LEBANESE PRIME MINISTER Saad Hariri was summoned at 8.30am to the Saudi royal offices – unseemly early, by the kingdom’s standards – on the second day of a visit that was already far from what he had expected.
Hariri, long an ally of the Saudis, dressed that morning in jeans and a T-shirt, thinking he was going camping in the desert with the crown prince, Mohammed bin Salman.
But instead he was stripped of his mobile phones, separated from all but one of his usual cluster of bodyguards, and shoved and insulted by Saudi security officers. Then came the ultimate indignity: He was handed a pre-written resignation speech and forced to read it on Saudi television.
This, it seemed, was the real reason he had been beckoned to the Saudi capital, Riyadh, a day earlier: to resign under pressure and publicly blame Iran, as if he were an employee and not a sovereign leader. Before going on TV, he was not even allowed to go to the house he owns there; he had to ask guards to bring him a suit.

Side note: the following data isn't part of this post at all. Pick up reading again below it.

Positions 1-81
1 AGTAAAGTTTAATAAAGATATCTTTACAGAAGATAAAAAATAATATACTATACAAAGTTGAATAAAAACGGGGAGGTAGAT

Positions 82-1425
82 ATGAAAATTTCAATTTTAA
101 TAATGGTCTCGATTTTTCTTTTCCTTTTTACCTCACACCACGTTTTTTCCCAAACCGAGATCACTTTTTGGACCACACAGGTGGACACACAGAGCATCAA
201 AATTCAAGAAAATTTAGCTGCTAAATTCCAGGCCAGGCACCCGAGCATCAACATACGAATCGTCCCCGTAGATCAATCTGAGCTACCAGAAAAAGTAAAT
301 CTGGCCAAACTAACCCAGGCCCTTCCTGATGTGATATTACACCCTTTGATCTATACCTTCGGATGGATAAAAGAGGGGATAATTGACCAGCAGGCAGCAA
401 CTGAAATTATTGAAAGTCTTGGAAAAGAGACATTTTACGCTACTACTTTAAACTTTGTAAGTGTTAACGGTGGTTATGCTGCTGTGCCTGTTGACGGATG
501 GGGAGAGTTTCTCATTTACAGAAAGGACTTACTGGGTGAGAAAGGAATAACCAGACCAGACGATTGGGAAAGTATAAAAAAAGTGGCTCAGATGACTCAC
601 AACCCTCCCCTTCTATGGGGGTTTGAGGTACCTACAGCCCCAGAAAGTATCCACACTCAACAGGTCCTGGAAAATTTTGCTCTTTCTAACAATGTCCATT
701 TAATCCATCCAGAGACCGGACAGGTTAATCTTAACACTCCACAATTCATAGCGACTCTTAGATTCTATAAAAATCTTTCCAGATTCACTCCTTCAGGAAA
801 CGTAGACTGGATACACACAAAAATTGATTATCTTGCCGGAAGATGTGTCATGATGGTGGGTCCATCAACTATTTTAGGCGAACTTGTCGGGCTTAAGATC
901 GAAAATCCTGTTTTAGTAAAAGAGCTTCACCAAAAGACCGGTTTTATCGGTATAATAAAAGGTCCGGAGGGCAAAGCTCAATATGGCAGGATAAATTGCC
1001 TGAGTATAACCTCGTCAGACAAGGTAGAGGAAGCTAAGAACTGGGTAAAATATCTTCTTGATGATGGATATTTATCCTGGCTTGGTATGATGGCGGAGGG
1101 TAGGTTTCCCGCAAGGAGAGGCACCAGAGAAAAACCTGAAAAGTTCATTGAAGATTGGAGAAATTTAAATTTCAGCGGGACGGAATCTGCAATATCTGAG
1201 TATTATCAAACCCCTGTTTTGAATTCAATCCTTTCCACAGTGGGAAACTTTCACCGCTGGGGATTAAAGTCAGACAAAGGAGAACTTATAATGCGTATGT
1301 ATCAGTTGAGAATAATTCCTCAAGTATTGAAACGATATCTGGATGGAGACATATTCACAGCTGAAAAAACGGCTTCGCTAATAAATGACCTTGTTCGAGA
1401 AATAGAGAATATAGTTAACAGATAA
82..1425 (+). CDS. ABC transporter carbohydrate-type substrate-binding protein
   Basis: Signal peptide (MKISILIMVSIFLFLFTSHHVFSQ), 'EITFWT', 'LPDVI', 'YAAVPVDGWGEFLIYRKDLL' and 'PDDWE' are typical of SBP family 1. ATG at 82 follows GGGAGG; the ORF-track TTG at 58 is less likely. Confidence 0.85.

As bizarre as the episode was, it was just one chapter in the story of Prince Mohammed bin Salman, the ambitious young heir apparent determined to shake up the power structure not just of his own country but of the entire region. At home, he has jailed hundreds of fellow princes and businessmen in what he casts as an anti-corruption drive. Abroad, he has waged war in Yemen and confronted Qatar.
The day Hariri was ordered to report to Riyadh, he was just a pawn in the crown prince’s overall battle: to rein in the regional ambitions of Saudi Arabia’s longtime rival, Iran.
FULL STORY How Hariri fell and survived: The story of his resignation from Saudi Arabia (SMH/NYT)
Photo: Lebanese Prime Minister Saad Hariri (AP)
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